estiv-, aestiv-; estuar-, aestuar-

(Latin: pertaining to summer; heat, fire; the ebb and flow of the sea, tide)

aestus, estus (s) (noun)
1. An increase of heat to a region of the body: "Andy had an estus or a facial flush that was caused by his anger when he locked himself out of his apartment and forgot to take his door key with him."
2. A heaving or undulating motion: "There was an estus of the earth when a mild quake happened."
estival, aestival (adjective)
1. A reference to an early summer season.
2. Relating to or happening during summer.
estivate, aestivate (verb); estivates, aestivates; estivated, aestivated; estivating, aestivating
1. To spend the summer in a particular or special place: Jake and Jackie plan to estivate at the lake and go boating every day.
2. In zoology, to spend the summer in a dormant or an inactive and torpid (suspended animation) condition: Alex was amazed to realize that many animals tend to estivate during the summer; especially, during the hot dry weather.
To spend the summer somewhere.
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estivation, aestivation (s) (noun); estivations, aestivations (pl)
1. Passing the summer or dry season in a dormant or torpid state: Usually a reference to animals; especially some amphibians, reptiles, and insects.

2. The manner in which plant structures are folded prior to expansion or opening.
estrus, oestrus (s) (noun); estruses, oestruses (pl)
1. A recurrent, restricted period of sexual receptivity in female mammals other than humans, marked by intense sexual urge as a result of congestion of and secretion by the uterine mucosa, proliferation of vaginal epithelium, swelling of the vulva, ovulation, and acceptance of the male by the female.

During estrus, the animal is said to be "in heat".

This word is presented here to let you know that it has no etymological connection with the estiv-, aestiv-; estuar-, aestuar- elements of this unit. Most dictionaries do not make this distinction and that is why it is presented here.

2. Etymology: from Latin oestrus, "frenzy, gadfly"; from Greek oistros, "gadfly, breeze, sting, mad impulse; frenzy".
estuarial (adjective)
1. A reference to the part of the wide lower course of a river where its current is met by the tides.
2. A descriptive term relating to or found in the arms of the seas that extend inland to meet the mouths of rivers.
estuarine (adjective), more estuarine, most estuaring
Of, relating to, or found in an area where a freshwater river meets the ocean and tidal influences result in fluctuations in the salinity of the intermixed waters.
estuarine deposit (s) (noun), estuarine deposits (pl)
A sedimentary deposit laid down at the head or floor of the wide part of a river where it flows into an ocean, and characterized by fine-grained, clayey, or silty sediments mixed with decomposed organic matter.
estuarine environment (s) (noun), estuarine environments (pl)
The physical conditions that characterize the mouth of a river where it connects with the open sea and fresh water mixes with salty ocean water.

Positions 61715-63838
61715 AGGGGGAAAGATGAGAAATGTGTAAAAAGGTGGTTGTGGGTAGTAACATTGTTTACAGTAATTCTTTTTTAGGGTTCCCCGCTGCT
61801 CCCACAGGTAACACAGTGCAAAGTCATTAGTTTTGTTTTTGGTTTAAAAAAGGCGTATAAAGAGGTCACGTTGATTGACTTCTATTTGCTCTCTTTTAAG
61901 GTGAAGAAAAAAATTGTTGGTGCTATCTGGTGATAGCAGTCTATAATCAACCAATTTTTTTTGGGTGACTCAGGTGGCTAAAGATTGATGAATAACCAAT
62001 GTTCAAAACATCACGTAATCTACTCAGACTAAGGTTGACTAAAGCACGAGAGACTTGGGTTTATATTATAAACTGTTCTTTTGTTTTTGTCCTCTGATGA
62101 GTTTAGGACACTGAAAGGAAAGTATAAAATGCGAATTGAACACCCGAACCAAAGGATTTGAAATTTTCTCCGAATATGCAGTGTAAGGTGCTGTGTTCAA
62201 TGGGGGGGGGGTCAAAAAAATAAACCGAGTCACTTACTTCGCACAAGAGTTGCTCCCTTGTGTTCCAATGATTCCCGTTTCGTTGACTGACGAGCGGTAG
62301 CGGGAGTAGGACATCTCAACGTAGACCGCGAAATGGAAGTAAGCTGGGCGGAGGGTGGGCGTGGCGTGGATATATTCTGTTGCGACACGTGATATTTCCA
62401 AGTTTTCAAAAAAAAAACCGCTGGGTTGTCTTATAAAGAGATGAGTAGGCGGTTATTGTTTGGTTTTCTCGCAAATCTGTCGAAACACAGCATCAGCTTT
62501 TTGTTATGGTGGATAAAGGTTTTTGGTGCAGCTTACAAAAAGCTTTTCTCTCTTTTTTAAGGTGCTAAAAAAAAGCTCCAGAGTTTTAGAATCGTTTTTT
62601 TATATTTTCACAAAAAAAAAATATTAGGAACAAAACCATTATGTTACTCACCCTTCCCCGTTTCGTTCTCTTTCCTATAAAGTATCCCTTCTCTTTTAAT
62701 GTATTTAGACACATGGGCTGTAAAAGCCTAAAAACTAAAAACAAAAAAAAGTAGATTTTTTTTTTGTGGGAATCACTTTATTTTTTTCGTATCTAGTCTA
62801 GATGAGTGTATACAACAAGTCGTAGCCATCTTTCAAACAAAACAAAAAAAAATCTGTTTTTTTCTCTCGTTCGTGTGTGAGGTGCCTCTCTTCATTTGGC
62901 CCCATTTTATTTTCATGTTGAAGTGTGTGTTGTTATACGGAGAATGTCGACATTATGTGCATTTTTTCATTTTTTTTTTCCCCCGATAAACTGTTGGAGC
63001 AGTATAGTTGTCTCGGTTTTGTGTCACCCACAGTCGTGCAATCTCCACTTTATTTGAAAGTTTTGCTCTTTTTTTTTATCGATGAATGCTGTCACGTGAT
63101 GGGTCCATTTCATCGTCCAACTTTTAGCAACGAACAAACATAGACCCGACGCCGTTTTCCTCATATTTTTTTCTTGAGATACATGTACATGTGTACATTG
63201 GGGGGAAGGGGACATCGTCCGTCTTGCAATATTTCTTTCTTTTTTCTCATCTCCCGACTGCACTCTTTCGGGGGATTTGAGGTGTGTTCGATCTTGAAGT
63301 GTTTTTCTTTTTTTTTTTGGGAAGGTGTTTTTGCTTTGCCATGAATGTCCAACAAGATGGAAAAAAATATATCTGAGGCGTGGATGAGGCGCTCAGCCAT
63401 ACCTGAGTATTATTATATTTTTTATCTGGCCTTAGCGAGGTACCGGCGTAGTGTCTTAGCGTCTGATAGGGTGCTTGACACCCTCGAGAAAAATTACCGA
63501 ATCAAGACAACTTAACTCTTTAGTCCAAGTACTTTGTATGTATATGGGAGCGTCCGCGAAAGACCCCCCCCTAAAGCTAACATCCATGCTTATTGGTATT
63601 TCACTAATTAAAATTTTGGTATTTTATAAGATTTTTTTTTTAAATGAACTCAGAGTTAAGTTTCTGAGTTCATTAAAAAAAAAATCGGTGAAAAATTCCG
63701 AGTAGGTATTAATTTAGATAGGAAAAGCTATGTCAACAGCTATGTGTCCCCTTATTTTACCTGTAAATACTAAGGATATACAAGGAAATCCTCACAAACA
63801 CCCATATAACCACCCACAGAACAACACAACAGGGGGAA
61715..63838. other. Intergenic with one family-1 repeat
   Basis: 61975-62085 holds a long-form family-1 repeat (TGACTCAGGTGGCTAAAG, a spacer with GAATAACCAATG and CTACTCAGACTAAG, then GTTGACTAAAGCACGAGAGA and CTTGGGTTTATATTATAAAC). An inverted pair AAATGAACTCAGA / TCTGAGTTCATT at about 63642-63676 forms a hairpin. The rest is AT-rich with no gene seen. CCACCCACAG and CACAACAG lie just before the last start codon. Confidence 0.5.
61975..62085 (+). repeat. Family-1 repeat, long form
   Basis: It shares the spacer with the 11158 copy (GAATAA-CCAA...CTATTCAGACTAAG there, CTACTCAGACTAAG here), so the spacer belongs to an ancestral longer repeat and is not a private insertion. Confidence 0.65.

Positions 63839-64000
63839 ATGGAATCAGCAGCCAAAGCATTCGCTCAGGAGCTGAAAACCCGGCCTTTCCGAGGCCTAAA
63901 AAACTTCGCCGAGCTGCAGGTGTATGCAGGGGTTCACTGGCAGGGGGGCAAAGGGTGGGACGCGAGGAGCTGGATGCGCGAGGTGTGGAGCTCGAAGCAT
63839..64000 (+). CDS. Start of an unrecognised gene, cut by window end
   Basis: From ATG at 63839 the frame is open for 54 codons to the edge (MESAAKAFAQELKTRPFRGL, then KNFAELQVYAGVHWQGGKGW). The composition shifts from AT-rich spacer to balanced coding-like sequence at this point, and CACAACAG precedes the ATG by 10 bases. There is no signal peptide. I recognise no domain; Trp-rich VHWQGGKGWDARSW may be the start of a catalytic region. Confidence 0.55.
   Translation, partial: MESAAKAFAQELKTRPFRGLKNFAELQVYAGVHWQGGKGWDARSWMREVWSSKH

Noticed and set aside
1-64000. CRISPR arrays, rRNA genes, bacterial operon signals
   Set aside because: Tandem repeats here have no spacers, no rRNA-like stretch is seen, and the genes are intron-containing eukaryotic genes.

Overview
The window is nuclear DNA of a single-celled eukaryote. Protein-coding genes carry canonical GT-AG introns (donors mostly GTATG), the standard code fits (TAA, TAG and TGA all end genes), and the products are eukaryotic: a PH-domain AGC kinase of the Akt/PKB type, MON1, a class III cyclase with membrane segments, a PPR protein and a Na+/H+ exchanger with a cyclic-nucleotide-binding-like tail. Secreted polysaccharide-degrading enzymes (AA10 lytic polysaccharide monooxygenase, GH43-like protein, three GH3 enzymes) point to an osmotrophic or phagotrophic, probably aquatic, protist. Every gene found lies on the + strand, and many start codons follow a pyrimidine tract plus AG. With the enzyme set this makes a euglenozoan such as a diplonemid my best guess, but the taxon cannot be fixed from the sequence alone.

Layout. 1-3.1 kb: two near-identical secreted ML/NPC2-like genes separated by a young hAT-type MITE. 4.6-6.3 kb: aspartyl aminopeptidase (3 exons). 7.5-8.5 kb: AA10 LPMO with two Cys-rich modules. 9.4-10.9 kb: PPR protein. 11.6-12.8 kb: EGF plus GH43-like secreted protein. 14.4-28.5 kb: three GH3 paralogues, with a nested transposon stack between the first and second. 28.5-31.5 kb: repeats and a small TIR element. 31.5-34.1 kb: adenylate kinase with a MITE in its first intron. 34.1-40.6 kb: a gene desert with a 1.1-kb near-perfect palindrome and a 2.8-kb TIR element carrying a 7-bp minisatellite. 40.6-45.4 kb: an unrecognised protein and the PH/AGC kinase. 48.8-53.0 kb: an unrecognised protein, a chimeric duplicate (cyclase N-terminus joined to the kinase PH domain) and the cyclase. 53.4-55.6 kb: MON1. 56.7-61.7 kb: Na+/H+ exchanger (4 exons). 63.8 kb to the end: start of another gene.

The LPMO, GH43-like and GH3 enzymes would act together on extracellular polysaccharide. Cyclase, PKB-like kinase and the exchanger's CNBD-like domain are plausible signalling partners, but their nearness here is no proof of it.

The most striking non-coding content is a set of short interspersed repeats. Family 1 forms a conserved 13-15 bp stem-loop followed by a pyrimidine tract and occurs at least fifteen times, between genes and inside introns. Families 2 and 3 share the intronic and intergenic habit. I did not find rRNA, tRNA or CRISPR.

estuarine oceanography (s) (noun), estuarine oceanographies (pl)
The study of the physical, geological, chemical, and biological properties or characteristics of the wide parts of rivers where they come close to the sea.
estuary (s) (noun), estuaries (pl)
1. A tidal opening, an inlet or creek through which the tide enters; an arm of the sea indenting the land.
2. The tidal mouth of a great river, where the tide meets the current of fresh water.
3. A semi-enclosed coastal body of water that has a connection with the open sea and within which fresh water and salt water mix by means of currents and tides.
4. Etymology: from Latin aesturium, "a tide place" from aestus, "boiling heat, fire; the ebb and flow of the sea, tide"; related to aestus, "heat".

An estuary is the mouth of a river where the tide of the ocean and the current of the river meet, and the rough waters at such a point demanded a word of action. The Latin aestuarium gave us the word from aestus which meant "heat, bubbling, boiling" and so the "swelling sea".

—According to Wilfred Funk, Litt. D. in his
Word Origins and Their Romantic Stories;
Publishers Grosset & Dunlap; New York; 1950; page 339.

There are those who are trying to develop the tidal energy of the estuaries; that is, water-powered turbines that spin in the current as the tides come and go, turning generators to make electricity that is lean and, they hope, reasonably priced.

Estuaries make promising locations for tidal power if the technology improves and more power can be generated in slower currents.

—Based on information located in
"Tide and time beckon green-energy entrepreneurs" by Henry Fountain;
International Herald Tribune; April 23, 2010; page 16.
estuary pollution (s) (noun), estuary pollutions (pl)
Contamination where ocean tides and river currents meet with sewage effluents, chemicals, detergents, and fertilizer runoffs.
estuation, aestuation (s) (noun); estuations, aestuations (pl)
Commotion of a fluid; a boiling as of a fluid; a feverish agitation.